Created by the freeholders in 2003, the annual Municipal Open Space Grant Program offers matching grants of up to $250,000 for municipal open space acquisition and development projects. Since its inception, the Program has awarded funding in support of 90 important local park and recreation projects in 43 Monmouth County municipalities.

“Both land acquisition and park, recreation and open space improvement efforts are eligible for funding,” Freeholder John D’Amico said. “All of Monmouth County’s 53 municipalities have until Sept. 22 to submit an application for the next round of matching grants.”

Applications for the 2010 Municipal Open Space Grant Program are available now on the Park System’s Web site at The filing deadline is 4 p.m., Wednesday, Sept. 22.

The Freeholders also joined the Monmouth County Board of Recreation Commissioners in recognizing outstanding recreation efforts over the past year. Since 1980, the recreation commissioners have presented 226 awards to outstanding Monmouth County people, programs, and facilities.

The 2010 recreation awards winners are as follows:

  • Verita and Doug Hill, Neptune, received the Board of Recreation Commissioners Volunteer Service Award for their sustained commitment to recreation. The Hills have overseen the entire operation of the Neptune Township Recreation Department’s Pop Warner program since 1978. Their efforts supported and made possible many winning seasons and several titles over the past 32 years, including the 2009 conference and division championships. The Hills accepted the award with Neptune Councilman Kevin McMillan and Recreation Director Dawn Thompson.
  • Rumson Recreation Department’s Crew Program received the Victor Grossinger Achievement Award for Innovative Recreation Programming. The Rumson Crew program was designed for local youth in grades 6 through 12 with a desire to learn how to row in both a recreational and competitive environment and set them on a path for a lifelong recreation activity. More than 240 youth participate in the program that is funded primarily though the Rumson Crew Parent Booster Club. Rumson Councilman Frank Shanley accepted the award.
  • Waterfront Park in Keyport received the Charles M. Pike Award for Park and Recreation Facilities. Waterfront Park is a well-planned park with a promenade along the bayfront in Keyport. It provides a gathering place for the community with water views of New York City and it connects Keyport’s public boat ramp to the wooden boardwalk in Fireman’s Park. The Pike Award was accepted by Keyport Council President Joseph Sheridan and Lorene Wright, borough administrator.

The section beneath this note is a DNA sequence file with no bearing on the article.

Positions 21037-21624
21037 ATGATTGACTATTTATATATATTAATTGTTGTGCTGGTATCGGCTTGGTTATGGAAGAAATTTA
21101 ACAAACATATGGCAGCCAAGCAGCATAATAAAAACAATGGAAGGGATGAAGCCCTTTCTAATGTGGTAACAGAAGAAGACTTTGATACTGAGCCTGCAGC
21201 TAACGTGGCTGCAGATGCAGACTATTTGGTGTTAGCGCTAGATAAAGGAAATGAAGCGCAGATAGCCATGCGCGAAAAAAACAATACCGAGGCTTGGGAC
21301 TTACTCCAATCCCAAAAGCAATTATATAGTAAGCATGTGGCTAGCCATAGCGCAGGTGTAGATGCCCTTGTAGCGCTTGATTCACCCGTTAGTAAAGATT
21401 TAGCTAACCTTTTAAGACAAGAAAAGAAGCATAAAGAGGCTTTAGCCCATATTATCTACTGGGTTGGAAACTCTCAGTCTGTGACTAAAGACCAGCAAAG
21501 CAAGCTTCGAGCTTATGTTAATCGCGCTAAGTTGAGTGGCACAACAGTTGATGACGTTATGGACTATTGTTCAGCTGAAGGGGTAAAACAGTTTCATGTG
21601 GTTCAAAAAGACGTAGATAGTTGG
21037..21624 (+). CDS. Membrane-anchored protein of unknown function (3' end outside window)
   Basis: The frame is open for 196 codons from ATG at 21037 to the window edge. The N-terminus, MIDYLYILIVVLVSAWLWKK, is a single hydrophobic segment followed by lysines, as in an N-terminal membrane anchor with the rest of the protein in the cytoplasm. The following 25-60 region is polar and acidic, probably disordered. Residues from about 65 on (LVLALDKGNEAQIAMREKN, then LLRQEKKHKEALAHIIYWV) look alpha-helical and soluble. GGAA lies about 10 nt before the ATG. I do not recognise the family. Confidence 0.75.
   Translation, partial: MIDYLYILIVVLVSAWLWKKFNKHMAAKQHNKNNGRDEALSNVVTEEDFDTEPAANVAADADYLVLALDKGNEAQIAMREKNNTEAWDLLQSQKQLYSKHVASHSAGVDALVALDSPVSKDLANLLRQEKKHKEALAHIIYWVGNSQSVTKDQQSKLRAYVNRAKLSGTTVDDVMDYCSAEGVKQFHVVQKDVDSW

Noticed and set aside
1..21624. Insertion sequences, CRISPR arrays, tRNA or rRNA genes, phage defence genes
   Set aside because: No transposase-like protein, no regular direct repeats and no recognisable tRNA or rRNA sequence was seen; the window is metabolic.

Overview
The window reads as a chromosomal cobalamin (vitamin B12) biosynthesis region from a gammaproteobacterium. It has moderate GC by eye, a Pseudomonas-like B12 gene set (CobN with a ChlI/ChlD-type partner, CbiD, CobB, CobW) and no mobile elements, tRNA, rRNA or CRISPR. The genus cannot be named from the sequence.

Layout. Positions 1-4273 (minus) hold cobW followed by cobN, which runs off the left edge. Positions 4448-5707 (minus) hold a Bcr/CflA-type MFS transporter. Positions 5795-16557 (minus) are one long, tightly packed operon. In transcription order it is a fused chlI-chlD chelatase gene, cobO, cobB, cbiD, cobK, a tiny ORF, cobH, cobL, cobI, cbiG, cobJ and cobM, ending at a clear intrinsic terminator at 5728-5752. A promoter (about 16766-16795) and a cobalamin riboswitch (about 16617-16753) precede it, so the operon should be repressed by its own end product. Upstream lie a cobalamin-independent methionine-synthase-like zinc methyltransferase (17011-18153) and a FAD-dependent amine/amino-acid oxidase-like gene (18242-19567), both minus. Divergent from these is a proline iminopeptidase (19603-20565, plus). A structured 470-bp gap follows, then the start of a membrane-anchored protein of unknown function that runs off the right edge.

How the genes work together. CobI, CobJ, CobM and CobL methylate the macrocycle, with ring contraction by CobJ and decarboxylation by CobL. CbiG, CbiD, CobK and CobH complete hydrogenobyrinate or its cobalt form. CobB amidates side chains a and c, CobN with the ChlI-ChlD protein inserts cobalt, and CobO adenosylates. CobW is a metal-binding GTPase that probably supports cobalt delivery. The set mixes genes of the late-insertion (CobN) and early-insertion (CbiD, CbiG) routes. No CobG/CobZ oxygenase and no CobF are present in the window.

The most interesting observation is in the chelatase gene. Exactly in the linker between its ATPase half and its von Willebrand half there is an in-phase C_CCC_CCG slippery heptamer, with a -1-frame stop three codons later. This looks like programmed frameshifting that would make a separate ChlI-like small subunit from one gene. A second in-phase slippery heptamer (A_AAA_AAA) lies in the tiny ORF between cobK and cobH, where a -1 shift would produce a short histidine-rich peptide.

• Riverside Park, Rumson, received the Ross W. Maghan Award for Exemplary Park Maintenance. Riverside Park is a simple, compact, well-maintained facility with athletic fields, a walking trail along the Shrewsbury River and a playground. The Maghan Award was accepted by Rumson Councilman Frank Shanley and Administrator Tom Rogers.

“The people we are recognizing tonight are making a very positive difference in the lives of their communities,” Freeholder Amy A. Mallet said. “It is their hard work that provides the backbone of recreation in Monmouth County. Recreation boards, environmental councils, town councils, elected officials, various committees, and not-for-profit groups are all strengthened by work of the people in this room.”

“All of the towns and efforts recognized are to be commended for their commitment to providing a better quality of life for their residents through enhanced recreation and open space,” Freeholder John P. Curly said. “I encourage each and every municipality to participate in the county’s open space grant and recreation awards programs.”